That means you’re only paying 28% on $6,400 of your income. The rest is taxed at a lower rate.
And you won’t even be paying federal taxes on the full $90,000. You will have at least a few deductions, meaning you may fall into a lower federal tax bracket after the adjustments are made. That could bring your taxable income down below the $83,600 mark, at which point your tax rate would be $4,750 plus 25% of the excess over $34,500. Big difference.
The Federal tax brackets for 2011 are different from 2010. If you are in the lowest federal tax bracket you will see a dramatic increase in the amount of income taxes witheld from your paycheck.
In 2010, you could make up to $6050 during the year and not pay any income taxes at all. The amount witheld would have been $0. Now, the Federal tax brackets 2011 indicate you can only make up to $2100 to avoid paying income taxes. So, for those making between $2100 and $6050 annually, it’s time to get used to the idea of paying income tax. Any single person making roughly $2100 to $6050 has now moved up a Federal tax bracket. Congratulations!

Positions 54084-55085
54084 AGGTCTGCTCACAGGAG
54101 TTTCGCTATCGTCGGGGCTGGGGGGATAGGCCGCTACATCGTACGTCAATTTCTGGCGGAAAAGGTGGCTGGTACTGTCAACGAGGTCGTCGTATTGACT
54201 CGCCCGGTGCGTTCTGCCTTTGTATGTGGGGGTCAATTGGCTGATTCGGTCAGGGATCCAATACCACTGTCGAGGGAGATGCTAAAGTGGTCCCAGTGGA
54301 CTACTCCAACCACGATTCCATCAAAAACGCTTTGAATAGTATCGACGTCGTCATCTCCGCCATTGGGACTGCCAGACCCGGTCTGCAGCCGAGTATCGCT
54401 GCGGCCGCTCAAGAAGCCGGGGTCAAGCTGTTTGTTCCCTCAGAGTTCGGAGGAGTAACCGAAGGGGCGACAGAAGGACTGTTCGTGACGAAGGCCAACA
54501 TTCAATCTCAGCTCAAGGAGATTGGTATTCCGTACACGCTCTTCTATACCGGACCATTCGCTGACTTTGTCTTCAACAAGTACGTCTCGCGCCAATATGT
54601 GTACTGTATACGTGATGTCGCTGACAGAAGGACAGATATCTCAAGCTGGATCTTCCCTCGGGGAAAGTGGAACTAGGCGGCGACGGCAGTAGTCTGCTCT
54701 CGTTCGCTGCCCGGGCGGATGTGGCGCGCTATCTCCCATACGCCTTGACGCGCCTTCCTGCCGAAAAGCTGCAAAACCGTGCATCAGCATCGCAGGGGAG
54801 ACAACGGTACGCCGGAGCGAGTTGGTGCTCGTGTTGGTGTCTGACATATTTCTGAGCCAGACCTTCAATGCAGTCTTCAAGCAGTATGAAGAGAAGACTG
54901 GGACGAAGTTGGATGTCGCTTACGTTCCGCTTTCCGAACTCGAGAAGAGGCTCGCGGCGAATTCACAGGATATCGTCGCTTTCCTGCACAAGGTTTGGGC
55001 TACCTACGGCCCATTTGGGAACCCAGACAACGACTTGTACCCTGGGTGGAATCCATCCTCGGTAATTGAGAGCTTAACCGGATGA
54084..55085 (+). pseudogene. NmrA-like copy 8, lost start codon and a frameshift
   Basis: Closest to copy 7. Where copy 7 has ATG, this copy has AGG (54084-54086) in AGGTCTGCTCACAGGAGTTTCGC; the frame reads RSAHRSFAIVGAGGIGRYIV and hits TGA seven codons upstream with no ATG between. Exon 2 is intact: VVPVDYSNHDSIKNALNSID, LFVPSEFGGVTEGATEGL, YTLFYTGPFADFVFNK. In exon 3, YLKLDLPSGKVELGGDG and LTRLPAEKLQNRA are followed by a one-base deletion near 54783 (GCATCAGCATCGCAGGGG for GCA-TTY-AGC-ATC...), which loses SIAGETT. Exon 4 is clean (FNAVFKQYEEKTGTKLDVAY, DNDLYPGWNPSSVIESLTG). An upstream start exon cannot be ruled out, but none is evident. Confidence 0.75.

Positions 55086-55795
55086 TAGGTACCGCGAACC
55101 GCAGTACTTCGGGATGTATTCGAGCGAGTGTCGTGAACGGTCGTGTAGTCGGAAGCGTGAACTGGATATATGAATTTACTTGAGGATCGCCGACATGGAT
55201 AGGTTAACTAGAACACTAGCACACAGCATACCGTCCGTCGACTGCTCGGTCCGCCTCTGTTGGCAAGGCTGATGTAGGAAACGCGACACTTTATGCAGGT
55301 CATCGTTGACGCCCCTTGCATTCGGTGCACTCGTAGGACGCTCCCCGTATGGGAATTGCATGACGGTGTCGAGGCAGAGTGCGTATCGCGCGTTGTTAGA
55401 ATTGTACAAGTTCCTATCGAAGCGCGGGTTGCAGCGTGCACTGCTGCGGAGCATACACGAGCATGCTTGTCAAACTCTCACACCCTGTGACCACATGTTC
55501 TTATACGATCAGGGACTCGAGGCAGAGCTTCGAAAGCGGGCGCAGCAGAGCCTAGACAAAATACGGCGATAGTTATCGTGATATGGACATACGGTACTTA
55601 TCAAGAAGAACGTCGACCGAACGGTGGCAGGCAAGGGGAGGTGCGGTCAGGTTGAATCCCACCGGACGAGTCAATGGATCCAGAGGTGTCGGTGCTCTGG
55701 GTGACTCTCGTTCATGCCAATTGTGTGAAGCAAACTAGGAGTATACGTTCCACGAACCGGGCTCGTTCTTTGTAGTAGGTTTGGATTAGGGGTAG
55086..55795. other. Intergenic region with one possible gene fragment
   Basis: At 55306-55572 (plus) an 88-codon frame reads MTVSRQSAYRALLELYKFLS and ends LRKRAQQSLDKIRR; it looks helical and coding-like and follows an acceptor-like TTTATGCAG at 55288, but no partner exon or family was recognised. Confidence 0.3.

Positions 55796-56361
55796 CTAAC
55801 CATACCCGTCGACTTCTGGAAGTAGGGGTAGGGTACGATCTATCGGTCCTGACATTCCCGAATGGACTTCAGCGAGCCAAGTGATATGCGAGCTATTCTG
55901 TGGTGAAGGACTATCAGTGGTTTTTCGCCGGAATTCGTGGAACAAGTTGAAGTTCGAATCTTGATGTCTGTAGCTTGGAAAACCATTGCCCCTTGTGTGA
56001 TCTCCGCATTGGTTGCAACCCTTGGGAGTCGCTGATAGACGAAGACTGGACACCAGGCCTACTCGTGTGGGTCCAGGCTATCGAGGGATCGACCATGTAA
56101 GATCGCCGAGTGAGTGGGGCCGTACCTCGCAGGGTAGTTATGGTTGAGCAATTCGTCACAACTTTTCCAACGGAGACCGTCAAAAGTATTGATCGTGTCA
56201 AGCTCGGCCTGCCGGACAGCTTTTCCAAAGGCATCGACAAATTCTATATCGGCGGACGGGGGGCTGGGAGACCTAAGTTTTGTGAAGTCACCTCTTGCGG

There are other changes in Federal tax brackets 2011 that may affect you as well. For those single people making $67,700 to $84,450 you have also moved a few percentage points in the 2011 Federal Tax brackets. Only for you, the move is downwards and therefore a good move. In 2010 you paid $12,193 plus 27% of your income towards federal income tax. For 2011, it’ll be $4750 plus 25%.
As you move up the Federal tax brackets and compare 2010 to 2011, there are slight changes but nothing as dramatic as the changes described above. For example, If you made $84,450 to $87,700 both years, your tax changes from roughly $16,716 plus 30% in 2010 to $17,025 plus 28% in 2011. That’s roughly $1500 less overall.